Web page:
According to Cox, both he and Andrew Schofield (who played Lydon in the film) did meet with Lydon before the filming. According to Cox, Lydon noticed that Schofield was, like Cox, a Liverpudlian, rather than a Londoner like Lydon, and encouraged him to play the part as a Scouser rather than a Londoner. Cox took this as a sign that both of them agreed that it would be better to portray a more fictionalized version of the characters rather than a cold re-telling of facts. Cox claims that Lydon drank heavily at these meetings, which may explain why Lydon did not recall them. Cox stated in a book that contrary to Lydon's claims, his meeting with Schofield was not after the film's completion, but rather before Schofield had even been given the part. He was offered the part the next day.[32]

Awards and nominations edit

Award Category Recipient(s) Result Ref.
BAFTA Awards Best Make-Up Art Peter Frampton Nominated [33]
Boston Society of Film Critics Best Actress Chloe Webb Won [34]
Evening Standard British Film Awards Most Promising Newcomer Gary Oldman Won
National Society of Film Critics Best Actress Chloe Webb Won [35]
New York Film Critics Circle Awards Best Actress Nominated
São Paulo International Film Festival Critics Award Sid and Nancy Won [36]

Soundtrack edit

The official soundtrack contains no songs by either the Sex Pistols or Sid Vicious. Much of the film's soundtrack (as opposed to soundtrack album) was composed by Dan Wool (of Pray for Rain) and Joe Strummer, who was contractually limited to contribute only two songs. Strummer continued to contribute more (unpaid) work because of his interest in the project and composing for film in general. This additional material was credited to fictitious bands in the credits, so as to keep Strummer's label, Epic Records, from knowing what he had done. Another large portion of the music was composed by The Pogues.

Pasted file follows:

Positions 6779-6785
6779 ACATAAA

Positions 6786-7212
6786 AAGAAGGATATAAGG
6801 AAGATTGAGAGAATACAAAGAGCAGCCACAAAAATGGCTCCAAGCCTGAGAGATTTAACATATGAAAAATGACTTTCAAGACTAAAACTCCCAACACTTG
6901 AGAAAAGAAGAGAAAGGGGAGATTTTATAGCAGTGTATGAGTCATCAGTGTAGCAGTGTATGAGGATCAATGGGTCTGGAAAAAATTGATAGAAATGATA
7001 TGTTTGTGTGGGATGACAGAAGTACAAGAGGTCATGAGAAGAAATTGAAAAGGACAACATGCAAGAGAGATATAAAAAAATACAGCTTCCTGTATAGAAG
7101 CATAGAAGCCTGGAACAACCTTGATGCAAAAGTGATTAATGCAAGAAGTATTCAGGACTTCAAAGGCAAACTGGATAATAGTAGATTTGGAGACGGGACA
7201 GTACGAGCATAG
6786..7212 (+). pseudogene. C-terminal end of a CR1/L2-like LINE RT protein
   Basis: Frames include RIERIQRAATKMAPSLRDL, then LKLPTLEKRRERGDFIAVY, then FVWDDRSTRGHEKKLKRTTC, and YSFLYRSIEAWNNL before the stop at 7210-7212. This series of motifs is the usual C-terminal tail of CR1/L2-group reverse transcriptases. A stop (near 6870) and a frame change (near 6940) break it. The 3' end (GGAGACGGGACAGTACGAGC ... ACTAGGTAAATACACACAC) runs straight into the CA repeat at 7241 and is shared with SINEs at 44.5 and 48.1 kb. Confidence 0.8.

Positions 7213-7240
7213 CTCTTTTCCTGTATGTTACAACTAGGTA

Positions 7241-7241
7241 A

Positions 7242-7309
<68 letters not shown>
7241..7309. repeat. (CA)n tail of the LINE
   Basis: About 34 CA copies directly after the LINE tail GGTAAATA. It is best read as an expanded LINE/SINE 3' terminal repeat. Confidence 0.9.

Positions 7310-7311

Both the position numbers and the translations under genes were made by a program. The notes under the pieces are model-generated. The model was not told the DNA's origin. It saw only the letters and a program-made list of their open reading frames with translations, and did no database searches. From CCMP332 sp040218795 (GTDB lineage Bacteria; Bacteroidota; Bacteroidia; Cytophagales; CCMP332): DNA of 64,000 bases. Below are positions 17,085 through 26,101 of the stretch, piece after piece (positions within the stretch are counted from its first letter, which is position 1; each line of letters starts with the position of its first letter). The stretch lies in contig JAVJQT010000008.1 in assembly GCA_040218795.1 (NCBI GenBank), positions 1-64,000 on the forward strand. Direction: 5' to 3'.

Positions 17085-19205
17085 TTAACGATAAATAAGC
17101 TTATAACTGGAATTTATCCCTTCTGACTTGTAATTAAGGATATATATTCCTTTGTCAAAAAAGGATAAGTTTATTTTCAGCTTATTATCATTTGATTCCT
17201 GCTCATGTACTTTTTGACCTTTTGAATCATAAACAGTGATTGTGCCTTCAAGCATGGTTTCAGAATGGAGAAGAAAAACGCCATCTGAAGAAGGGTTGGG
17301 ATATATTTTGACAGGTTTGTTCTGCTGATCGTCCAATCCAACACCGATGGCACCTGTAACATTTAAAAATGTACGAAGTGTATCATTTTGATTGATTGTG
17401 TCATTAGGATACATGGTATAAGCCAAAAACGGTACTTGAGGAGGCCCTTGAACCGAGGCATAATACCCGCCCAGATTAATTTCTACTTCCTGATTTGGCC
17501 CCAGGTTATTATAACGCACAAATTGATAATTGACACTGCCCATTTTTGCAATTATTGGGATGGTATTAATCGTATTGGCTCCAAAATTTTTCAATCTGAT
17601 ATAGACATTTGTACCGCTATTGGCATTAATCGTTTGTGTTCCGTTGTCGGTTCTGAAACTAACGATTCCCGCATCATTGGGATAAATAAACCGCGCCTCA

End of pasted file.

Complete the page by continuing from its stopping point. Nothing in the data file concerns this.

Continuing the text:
Song Artist
"Love Kills" (Title Track) Joe Strummer
"Haunted" The Pogues
"Pleasure and Pain" Steve Jones
"Chinese Choppers" Pray for Rain
"Love Kills" Circle Jerks
"Off the Boat" Pray for Rain
"Dum Dum Club" Joe Strummer
"Burning Room" Pray for Rain
"She Never Took No for an Answer" John Cale
"Junk" The Pogues
"I Wanna Be Your Dog" Gary Oldman
"My Way" Gary Oldman
"Taxi to Heaven" Pray for Rain

Home media edit

Sid and Nancy was first released on DVD by The Criterion Collection in the late 1990s; this version has since gone out of print.[37] Metro-Goldwyn-Mayer (the video distributor of the catalog of Embassy Pictures, which released the film on VHS) released the film on DVD in 2000.[38] The Criterion Collection released the film on Blu-ray and DVD on 24 August 2017.[39]